Several things can cause the blockage such as a buildup of hardened stool or enlarged lymphoid follicles. The source also notes tumors, a traumatic injury, and intestinal worms can also potentially block the appendix.

How Is Appendicitis Diagnosed?

If your doctor thinks you may have appendicitis they will first start with a physical exam. During the exam, they will look for tenderness, swelling, or rigidity in the lower right quadrant of your abdomen. They may also request a blood test to check for infection.

Further, Cleveland Clinic explains your doctor may request a variety of imaging tests to look for signs of blockage, inflammation, or organ rupture. These tests include computed tomography (CT) scans, magnetic resonance imaging (MRI), and ultrasounds.


Getting medical help is crucial because leaving appendicitis untreated can cause serious complications. If left untreated, an inflamed appendix will burst. This is dangerous because it can spill bacteria and debris into the abdominal cavity and lead to “peritonitis, a serious inflammation of the abdominal cavity’s lining,” says WebMD.

Without treatment, it can be fatal which is why it’s imperative that you seek medical help right away if you suspect you have appendicitis.

Treating Appendicitis

Your treatment plan will depend on your condition. That said, common treatment options for appendicitis include surgery to remove the appendix, surgery to drain an abscess, and antibiotics. Pain relievers, IV fluids, and a liquid diet is also common.

While it is rare, appendicitis may improve without surgery. But in most cases, surgery to remove the appendix is necessary. Let’s take a closer look at what surgery entails next.


Surgery is the most common form of treatment for appendicitis. This surgery is known as appendectomy. However, if your appendix has burst, your surgeon will likely need to clean out your abdominal cavity too.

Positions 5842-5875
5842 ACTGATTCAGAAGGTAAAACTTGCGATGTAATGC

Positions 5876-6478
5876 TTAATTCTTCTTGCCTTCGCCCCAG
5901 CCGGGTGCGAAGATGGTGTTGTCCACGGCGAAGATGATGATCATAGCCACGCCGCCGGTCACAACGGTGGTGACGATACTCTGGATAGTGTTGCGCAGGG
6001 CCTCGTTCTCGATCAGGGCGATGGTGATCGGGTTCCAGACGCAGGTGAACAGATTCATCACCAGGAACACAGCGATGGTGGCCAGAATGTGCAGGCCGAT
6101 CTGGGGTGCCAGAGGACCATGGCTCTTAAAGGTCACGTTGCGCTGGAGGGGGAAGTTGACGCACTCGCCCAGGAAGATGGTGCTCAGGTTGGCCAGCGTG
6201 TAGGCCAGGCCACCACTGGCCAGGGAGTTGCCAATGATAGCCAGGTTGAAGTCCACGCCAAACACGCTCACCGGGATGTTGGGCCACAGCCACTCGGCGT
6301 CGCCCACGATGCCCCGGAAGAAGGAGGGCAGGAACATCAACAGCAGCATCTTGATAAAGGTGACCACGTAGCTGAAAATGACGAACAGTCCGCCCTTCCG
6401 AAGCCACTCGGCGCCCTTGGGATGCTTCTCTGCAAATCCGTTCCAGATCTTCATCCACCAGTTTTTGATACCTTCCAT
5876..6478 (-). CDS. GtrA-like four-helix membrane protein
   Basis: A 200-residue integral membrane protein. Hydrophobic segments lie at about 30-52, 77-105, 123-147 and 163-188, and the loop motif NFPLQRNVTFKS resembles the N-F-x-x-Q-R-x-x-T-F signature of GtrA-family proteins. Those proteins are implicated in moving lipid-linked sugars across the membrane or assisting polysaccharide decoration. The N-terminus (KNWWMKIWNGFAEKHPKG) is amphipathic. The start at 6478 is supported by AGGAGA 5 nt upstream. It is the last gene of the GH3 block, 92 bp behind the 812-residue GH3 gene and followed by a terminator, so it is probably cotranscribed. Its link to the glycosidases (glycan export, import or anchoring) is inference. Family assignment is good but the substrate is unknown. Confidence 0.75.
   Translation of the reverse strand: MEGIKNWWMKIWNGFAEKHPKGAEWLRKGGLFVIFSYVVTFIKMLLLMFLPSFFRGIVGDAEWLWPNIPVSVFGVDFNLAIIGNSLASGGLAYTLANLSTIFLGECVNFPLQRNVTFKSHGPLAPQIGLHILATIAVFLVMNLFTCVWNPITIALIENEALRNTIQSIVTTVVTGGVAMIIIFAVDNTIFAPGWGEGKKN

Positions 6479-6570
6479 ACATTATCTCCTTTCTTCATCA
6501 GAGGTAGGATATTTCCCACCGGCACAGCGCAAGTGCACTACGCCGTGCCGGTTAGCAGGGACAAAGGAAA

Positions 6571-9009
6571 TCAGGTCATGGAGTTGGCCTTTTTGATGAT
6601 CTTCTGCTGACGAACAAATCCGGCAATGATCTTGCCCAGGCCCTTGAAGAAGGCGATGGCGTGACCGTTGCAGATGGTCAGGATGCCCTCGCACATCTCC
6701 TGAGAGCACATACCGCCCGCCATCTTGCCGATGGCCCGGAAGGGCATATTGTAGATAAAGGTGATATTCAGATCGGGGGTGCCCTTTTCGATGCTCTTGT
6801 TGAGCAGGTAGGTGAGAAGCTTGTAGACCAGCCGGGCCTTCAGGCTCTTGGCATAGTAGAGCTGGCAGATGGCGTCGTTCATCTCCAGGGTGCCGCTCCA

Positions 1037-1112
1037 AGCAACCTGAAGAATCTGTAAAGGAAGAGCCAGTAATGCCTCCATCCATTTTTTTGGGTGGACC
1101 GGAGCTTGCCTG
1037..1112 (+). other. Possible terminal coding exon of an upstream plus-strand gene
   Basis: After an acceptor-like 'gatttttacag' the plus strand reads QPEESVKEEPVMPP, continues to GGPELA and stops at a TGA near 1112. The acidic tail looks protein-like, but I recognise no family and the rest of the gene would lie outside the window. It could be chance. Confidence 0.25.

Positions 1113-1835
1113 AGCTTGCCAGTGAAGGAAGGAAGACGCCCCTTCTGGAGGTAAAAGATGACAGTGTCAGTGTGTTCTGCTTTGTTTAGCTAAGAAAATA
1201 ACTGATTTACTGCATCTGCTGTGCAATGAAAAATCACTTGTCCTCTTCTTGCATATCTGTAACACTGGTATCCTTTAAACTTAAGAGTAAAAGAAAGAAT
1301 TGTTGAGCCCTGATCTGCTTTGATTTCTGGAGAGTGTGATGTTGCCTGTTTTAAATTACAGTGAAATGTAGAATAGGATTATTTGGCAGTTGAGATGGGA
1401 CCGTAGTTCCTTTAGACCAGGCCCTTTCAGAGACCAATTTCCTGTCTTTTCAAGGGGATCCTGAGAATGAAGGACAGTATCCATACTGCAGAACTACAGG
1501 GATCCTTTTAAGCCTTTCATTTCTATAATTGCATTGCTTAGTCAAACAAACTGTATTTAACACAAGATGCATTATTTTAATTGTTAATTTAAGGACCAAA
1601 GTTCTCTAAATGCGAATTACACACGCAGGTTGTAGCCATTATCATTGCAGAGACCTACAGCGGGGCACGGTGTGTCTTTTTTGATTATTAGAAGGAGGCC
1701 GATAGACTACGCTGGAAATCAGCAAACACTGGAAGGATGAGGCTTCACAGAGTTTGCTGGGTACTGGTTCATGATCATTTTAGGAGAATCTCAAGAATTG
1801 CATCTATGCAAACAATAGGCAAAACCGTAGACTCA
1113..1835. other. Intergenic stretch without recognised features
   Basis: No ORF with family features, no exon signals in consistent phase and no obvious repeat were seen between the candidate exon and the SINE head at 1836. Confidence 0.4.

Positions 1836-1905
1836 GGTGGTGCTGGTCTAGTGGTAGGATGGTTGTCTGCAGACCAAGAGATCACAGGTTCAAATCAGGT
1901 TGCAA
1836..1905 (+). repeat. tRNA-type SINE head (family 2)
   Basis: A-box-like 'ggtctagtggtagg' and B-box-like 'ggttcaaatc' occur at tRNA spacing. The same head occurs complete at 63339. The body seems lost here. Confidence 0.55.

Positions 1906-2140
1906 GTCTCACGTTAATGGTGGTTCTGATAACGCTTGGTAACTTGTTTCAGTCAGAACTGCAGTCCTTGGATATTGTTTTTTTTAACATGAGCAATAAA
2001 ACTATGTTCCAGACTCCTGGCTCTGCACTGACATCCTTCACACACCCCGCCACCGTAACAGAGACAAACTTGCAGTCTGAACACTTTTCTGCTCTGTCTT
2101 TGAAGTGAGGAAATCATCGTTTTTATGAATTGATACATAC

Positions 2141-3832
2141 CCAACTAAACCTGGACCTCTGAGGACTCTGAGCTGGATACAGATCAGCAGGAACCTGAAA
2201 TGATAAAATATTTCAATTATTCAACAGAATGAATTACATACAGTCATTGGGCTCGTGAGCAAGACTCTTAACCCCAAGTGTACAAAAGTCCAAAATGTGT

Some cases require open surgery to remove the appendix while others may get laparoscopy which is a minimally invasive surgery. All surgeries pose some risks but the Healthline points out that, “the risks of appendectomy are smaller than the risks of untreated appendicitis.”

What You Need to Know About Recovery

How you recover from appendicitis will depend on a few factors from your overall health to the type of treatments you receive. For example, if you have a laparoscopic appendectomy you may be discharged from the hospital a few hours after surgery. But if you have open surgery you may require a hospital stay for a few days to recover.

It can take a few weeks to fully recover from appendicitis and surgery but the good news is your healthcare team will provide you with all the information you need to recover. For starters, they will teach you how to care for your incision sites and they may prescribe antibiotics to prevent infection, and pain relievers to help with the pain. They may also recommend lifestyle adjustments while you recover.


Unfortunately, there is no way to prevent appendicitis. However, “it may be less common in people who eat foods high in fiber,” says WebMD. Experts aren’t completely sure why but it’s certainly worth adding more fiber in your diet if not for preventing appendicitis, then for your bowel health.

According to the Academy of Nutrition & Dietetics, every person should try to get about 38-grams of fiber each day. Luckily there are many high fiber foods to choose from such as whole grains, fresh fruits, and vegetables, and more.

Junior Managing Editor

Clarissa is the Junior Managing Editor of ActiveBeat. She aspires to live a healthy lifestyle by staying active and eating foods that nourish her body, but she isn't afraid to indulge in a little chocolate here and there! Clarissa loves cooking, being outdoors, and spending time with her dog. In her free time, you'll find her relaxing in her hammock or curled up on the couch reading a book.